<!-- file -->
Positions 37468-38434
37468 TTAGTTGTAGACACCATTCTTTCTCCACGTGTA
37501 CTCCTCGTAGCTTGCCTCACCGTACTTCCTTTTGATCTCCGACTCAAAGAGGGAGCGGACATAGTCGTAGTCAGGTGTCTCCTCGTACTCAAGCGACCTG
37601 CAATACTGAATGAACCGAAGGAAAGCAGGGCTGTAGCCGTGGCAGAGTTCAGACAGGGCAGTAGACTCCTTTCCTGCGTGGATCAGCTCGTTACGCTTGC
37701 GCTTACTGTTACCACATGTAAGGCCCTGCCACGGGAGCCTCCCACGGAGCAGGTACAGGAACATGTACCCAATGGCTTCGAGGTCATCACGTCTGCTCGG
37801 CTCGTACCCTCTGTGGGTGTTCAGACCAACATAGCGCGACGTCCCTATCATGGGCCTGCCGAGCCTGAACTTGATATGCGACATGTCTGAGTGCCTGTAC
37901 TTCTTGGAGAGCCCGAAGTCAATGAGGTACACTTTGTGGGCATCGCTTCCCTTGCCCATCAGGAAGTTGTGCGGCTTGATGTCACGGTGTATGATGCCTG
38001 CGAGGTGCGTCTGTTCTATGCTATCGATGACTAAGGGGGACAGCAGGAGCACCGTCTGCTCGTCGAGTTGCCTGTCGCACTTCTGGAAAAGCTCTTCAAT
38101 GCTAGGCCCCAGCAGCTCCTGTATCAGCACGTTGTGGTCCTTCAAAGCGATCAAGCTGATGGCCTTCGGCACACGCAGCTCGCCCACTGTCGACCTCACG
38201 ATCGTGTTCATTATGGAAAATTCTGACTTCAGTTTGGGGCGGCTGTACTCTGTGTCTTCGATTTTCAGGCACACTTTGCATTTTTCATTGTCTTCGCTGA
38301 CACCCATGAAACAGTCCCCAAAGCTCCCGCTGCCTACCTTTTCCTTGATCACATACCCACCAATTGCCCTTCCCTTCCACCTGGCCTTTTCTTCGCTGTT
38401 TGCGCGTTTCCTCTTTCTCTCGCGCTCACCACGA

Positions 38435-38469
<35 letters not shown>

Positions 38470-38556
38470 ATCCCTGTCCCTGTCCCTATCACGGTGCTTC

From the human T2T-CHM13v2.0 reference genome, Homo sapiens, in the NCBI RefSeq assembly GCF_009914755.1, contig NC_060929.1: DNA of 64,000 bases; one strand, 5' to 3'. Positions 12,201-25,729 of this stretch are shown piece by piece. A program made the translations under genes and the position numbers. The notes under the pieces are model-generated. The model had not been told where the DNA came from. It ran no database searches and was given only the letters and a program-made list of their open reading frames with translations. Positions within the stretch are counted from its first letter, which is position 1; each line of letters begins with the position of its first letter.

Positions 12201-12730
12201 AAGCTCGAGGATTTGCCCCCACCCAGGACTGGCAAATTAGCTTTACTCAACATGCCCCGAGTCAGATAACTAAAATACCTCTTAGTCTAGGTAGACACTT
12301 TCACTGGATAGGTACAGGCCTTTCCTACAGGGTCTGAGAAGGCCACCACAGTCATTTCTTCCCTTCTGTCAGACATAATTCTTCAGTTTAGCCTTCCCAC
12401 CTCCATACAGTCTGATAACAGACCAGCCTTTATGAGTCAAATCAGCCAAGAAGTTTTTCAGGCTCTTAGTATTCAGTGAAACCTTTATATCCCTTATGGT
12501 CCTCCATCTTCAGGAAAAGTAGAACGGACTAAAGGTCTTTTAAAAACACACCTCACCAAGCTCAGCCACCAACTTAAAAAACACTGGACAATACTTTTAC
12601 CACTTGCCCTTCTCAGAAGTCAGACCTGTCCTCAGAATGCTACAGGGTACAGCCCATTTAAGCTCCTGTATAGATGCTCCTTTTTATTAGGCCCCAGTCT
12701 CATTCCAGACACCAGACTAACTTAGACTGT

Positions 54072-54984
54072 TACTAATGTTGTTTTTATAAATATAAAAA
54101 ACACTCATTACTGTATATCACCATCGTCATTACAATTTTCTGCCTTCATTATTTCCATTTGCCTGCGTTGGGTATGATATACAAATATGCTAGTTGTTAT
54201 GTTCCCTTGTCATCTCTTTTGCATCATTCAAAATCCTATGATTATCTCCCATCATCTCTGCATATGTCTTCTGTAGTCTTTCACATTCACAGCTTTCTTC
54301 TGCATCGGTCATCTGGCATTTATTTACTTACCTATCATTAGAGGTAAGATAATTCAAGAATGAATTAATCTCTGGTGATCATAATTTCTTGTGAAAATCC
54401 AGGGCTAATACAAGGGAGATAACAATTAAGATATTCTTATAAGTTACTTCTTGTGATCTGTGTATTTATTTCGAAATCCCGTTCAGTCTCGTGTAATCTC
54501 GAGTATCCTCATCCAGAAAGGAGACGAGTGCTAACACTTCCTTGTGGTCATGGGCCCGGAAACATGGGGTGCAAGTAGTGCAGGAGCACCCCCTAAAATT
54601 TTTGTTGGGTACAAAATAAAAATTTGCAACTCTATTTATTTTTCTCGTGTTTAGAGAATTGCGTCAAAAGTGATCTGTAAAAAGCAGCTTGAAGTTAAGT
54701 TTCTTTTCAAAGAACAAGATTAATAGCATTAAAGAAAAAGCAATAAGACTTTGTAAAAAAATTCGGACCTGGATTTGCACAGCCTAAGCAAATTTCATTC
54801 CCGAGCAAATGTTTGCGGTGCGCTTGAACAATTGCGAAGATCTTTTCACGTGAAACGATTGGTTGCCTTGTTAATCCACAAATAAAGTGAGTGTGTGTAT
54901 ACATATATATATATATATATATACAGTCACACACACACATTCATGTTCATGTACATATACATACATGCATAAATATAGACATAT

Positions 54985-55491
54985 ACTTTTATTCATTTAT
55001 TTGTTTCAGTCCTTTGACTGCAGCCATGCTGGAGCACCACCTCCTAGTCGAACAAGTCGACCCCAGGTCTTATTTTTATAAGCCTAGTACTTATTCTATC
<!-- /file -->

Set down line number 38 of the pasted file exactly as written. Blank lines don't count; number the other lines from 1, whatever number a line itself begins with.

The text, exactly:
55001 TTGTTTCAGTCCTTTGACTGCAGCCATGCTGGAGCACCACCTCCTAGTCGAACAAGTCGACCCCAGGTCTTATTTTTATAAGCCTAGTACTTATTCTATC